By George E. CurryNNPA Special Correspondent
Sheila Johnson's accomplishments are breathtaking. She is president and managing partner of the WNBA's Washington Mystics. As a partner in Lincoln Holdings, LLC, she owns part of the NBA's Washington Wizards and the Washington Capitals hockey team. She sits on the boards of educational institutions as varied as Howard University and Parsons The New School for Design in New York. Johnson is a member of the President's Committee of the Arts and Humanities and a member of the Council on Foreign Relations. An accomplished violinist, she gives generously to the arts through her Sheila C. Johnson Foundation.
Her sterling accomplishments notwithstanding, Sheila Johnson has yet to fully emerge from the shadow of Black Entertainment Television (BET), which she co-founded with Robert L. Johnson, her ex-husband. BET's parent company, BET Holdings II, Inc., was sold to media giant Viacom in 2000 for $3 billion.
Sheila Johnson is a no-nonsense person who talks about BET the same way she talks about everything else - with candor and bluntness.
"BET was really our first mission to put the voice of Black America on the screen," she recounted. "We were going to be the Ebony magazine of television. It hasn't gone as well as we wanted it to go, to say the least."
Sheila Johnson says more about that period than many would expect.
"Where I saw the network going, it was really going to be a communication and education piece to really promote dialogue in Black America. I wanted news programming in there, I wanted to talk about the issues through Emerge magazine, I really wanted it to be - I shouldn't say this - but the smart Ebony."
Instead of the smart Ebony, BET became largely a dumbed down cascade of risque, gyrating music videos.
"That's not the way the videos started out," Johnson explained. "I have been a very loud voice on this from day one. But the problem is that they watch this stuff, the advertisers know it, it's easy money. It's the easy way out. You don't even have to think about it. Except that you see the damage being done within the African-American community."
"Teen Summit," the peer-to-peer award-winning discussion program that was on BET, was the brainchild of Sheila Johnson. She still has a burning passion for teens and that passion is evident when she discusses their plight.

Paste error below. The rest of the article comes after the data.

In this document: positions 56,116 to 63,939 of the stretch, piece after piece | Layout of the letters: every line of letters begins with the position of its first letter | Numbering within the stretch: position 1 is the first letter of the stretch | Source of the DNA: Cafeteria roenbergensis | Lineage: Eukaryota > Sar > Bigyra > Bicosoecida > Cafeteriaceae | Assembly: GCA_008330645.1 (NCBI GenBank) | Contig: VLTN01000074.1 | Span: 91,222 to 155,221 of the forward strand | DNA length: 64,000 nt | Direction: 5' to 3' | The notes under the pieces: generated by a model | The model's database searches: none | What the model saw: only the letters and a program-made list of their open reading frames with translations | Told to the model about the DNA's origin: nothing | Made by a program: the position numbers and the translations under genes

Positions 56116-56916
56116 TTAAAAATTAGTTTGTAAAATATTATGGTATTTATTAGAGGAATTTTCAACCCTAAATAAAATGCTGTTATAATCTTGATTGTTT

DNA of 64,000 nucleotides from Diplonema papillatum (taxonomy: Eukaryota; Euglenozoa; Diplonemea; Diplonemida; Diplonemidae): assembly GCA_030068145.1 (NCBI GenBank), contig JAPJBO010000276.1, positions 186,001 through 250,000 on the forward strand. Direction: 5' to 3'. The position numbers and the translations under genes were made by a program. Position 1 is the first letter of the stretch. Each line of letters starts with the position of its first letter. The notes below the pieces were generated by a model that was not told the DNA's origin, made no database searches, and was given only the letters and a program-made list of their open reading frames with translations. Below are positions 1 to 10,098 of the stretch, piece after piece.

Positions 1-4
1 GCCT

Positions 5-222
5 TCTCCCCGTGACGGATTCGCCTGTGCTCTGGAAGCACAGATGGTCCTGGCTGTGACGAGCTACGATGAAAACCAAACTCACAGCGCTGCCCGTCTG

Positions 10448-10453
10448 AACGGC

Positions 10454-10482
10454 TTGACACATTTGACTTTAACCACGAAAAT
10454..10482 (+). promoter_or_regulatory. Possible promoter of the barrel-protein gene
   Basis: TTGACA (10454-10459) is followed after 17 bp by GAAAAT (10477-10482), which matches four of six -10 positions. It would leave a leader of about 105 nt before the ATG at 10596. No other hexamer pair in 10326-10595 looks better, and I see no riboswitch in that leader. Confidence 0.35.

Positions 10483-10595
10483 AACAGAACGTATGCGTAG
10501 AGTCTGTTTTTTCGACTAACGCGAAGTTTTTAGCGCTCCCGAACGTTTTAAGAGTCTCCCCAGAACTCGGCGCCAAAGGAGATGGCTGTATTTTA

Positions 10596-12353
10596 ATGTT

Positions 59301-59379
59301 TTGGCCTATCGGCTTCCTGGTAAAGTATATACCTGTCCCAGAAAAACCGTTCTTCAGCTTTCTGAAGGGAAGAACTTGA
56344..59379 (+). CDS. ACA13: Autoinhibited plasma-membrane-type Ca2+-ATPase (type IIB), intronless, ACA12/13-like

"I think BET was the biggest perpetrator of this: We got kids watching videos day in and day out. They have no idea of who they really are, they are not even taking the time. They're thinking that they should go out and live like these people on the videos. The bar has been lowered so much. It's like I want to slap them all and say, Look, we got to rebuild this.' We need to rebuild this whole thing."
After her divorce, Sheila Johnson began to rebuild her life. She married Judge William T. Newman, Jr., began building the Salamander Resort & Spar and settled down in Middleburg, Va. in northern Virginia horse country.
Ironically, the medium that once linked her - through marriage - to insulting music videos may now turn out to be the platform that showcases her compassion for "the other Washington, D.C."
She is the producer and executive producer of "The Other City," a powerful film that seamlessly merges the issues of poverty, sex, drugs, AIDS and homelessness. It is a riveting film about neglected people living in the shadows of power, but unable to level that proximity to improve their lives. The film was screened last week at the international conference on AIDS in Vienna, Austria and will be distributed nationally this fall to a limited number of theaters. It will also be picked up by a yet unidentified television network.
The power of the film is that the stories are told through the voices and footage of the people directly affected. Directed by Susan Koch, the film is an emotional behind-the-scenes look at the lives and problems that beset anyone poor, homeless or living in Washington's "other city."
Johnson said, "In D.C., you got the affluent White Washington, that's Ward 3. You got the international community. So you lump those two together. That's the perception of Washington. You will not see any stories written about Black Washington and that's the other Washington. We're not on their radar screen."
Nor is it on the radar screen of many Hollywood celebrities.
"The celebrities, they go abroad to adopt a little Black child and their guilt is gone. We've got to start taking responsibility for ourselves. We've really got to do this."
In addition to all of her other activities, Johnson serves as global ambassador for CARE, the world anti-poverty organization. It was while serving in that role, that Johnson was challenged to help improve the lives of residents living in the other city.
"I had traveled with Helene Gayle [president of CARE] all over the world, especially Africa and South America, really dealing with the AIDS epidemic," Johnson recalled. "The thing that really bothered me is every time I came back home and I was in D.C., I noticed parallel problems. And I said, "You know what? If we don't solve our problems at home, how can we solve problems globally? You come back home and you see young African-Americans going down the tubes."
Johnson says she hopes "The Other City" heightens concern about the downtrodden people who live in the city within the city. She said, "I want to use this film as a tool to help get the word out there."
In the process, it might also help get the word out that Sheila Johnson has moved out of the long shadow of BET.